The impact of a data breach on any organisation - but particularly one involved in the aerospace and defence sector - could be very significant, and ultimately result in contracts being cancelled.
The National Security Risk Assessment 2015 placed cyber threats as one of the tier one risks (meaning the highest priority based on high likelihood and/or high impact) in the next 5 years. The threats were assessed to come from terrorism, fraud and serious and organised crime, espionage and disruption of critical national infrastructure.
This article looks at some of the risks around information security, and the practical steps that can be taken to minimise the risks.
It is important to be familiar with how sensitive data might be obtained:
- Hacking and phishing
Accessing information by exploiting a vulnerability in an organisation's website, or installing malicious software on an organisation's computer systems (eg., through an email attachment, or through a phishing email) is all too common an occurrence. We have advised on claims involving intercepted emails, and the installation of malicious software via USB sticks, among others.
- Cloud computing
Cloud based services are increasingly being used for storing confidential data. There is nothing inherently wrong with this, but by doing so the data is being placed in the hands of a third party who is being trusted to keep it safe.
- Disposal of IT equipment
Cyber crime doesn't always mean high tech. The largest data protection fine to date (£325,000) was served on an NHS Trust which failed to ensure that the contents of computer hard drives were securely wiped before they were disposed of. The hard drives ended up for sale on a popular internet auction website.
- Unauthorised disclosure of personal information
Some security breaches have arisen from the deliberate actions of employees, for example, by selling financial information to fraudsters.
The Consequences of Getting it Wrong
Without adequate cyber safeguards, the most significant risk is likely to be the unknown intentions a hacker may have with access to confidential information. Other potential risks include:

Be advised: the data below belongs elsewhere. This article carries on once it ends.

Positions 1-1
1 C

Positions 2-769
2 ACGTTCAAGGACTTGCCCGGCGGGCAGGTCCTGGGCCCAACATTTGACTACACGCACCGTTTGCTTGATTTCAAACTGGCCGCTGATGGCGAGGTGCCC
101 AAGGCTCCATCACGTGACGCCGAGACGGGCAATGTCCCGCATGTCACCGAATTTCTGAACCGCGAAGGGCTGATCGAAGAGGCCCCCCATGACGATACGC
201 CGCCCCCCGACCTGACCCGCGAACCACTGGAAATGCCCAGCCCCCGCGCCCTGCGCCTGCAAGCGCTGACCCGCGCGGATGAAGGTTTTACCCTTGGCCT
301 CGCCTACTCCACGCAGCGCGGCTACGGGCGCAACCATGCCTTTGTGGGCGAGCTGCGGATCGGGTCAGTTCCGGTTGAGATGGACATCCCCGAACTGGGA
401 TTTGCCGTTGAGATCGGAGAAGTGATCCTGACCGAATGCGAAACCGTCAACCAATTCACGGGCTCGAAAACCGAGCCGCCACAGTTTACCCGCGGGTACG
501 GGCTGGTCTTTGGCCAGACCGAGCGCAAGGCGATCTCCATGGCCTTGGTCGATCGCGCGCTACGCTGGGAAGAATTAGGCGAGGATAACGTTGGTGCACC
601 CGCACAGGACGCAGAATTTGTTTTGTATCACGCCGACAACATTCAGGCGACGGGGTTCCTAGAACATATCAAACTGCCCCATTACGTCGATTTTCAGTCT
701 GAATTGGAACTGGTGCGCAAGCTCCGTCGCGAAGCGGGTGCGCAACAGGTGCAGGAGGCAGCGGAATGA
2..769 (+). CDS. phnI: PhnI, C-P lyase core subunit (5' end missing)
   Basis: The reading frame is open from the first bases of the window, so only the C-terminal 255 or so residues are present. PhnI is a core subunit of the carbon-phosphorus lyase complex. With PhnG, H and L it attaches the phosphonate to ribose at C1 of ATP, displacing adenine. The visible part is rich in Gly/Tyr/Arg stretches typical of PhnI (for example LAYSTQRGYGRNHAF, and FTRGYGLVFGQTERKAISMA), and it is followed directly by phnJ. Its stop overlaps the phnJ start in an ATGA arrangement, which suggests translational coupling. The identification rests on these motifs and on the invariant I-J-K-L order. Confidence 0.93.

- a fine of up to £500,000 where personal data is compromised (although with effect from 2018, the potential fine in the very worst scenarios could be the higher of 4% of the global turnover of a business or €20 million)
- regulatory investigation
- reputational damage to the organisation targeted.
IT Security - Our Top Tips
Organisations must put in place appropriate technical and organisational measures to keep data and other confidential information secure. Not only is this a requirement of the Data Protection Act, but failing to do this greatly increases the risks of individuals or contract counter parties being able to bring a claim against the organisation should something go wrong.
Regarding technical measures, you should consider:
- How secure is the IT infrastructure?
Is software kept up to date and is the IT infrastructure 'stress tested' for information security by, for example, carrying out penetration tests on the network? Websites are particularly vulnerable and have been used by attackers to gain access.
- Is your technology kept up to date?
Doing so is an express requirement of the Data Protection Act. Most organisations use encryption in one form or another - is it robust and up to date? Technology moves so fast that what was secure 12 months ago, might now be inadequate.
- Can you do any more to use available technology to minimise the risks?
This might include setting access permissions to ensure that certain sensitive information or personal information about staff can only be accessed on a 'need to know' basis.
- Homeworking and staff working 'on the go' (for example on the train)
These are particular risk areas. Organisations should ensure that staff are provided with the tools to enable them to access records securely.
You should consider whether appropriate organisational measures are in place:
- It is important to ensure that staff are trained on data protection and cyber security risks, and how to mitigate them. For example, staff should be trained to spot and deal with suspicious emails.
- Training should be backed up by robust policies and procedures which contain practical guidance for staff.
- However good your technical and operation measures are, there will always be a risk that things go wrong - how you respond in those circumstances is key in minimising the risks and protecting those whose personal data the organisation holds. Do you have a disaster recovery plan to promptly shut down any security breach, should something go wrong?
As the global economy improves and foreign market opportunities increase, so too do the cyber risks. By understanding those risks and taking appropriate steps to mitigate them, you will be going a long way towards protecting your organisation, and those whose data you hold, from the threat of cyber crime.
In the next Aerospace & Defence Law Brief, we will look at some of the contractual mechanisms which you might use to manage your risk in this area.
If you wish to discuss any of the issues raised in this article, please contact our Aerospace and Defence Specialists Ed Rimmell on 0117 925 2020 or Andrew Gallie on 0117 314 5623.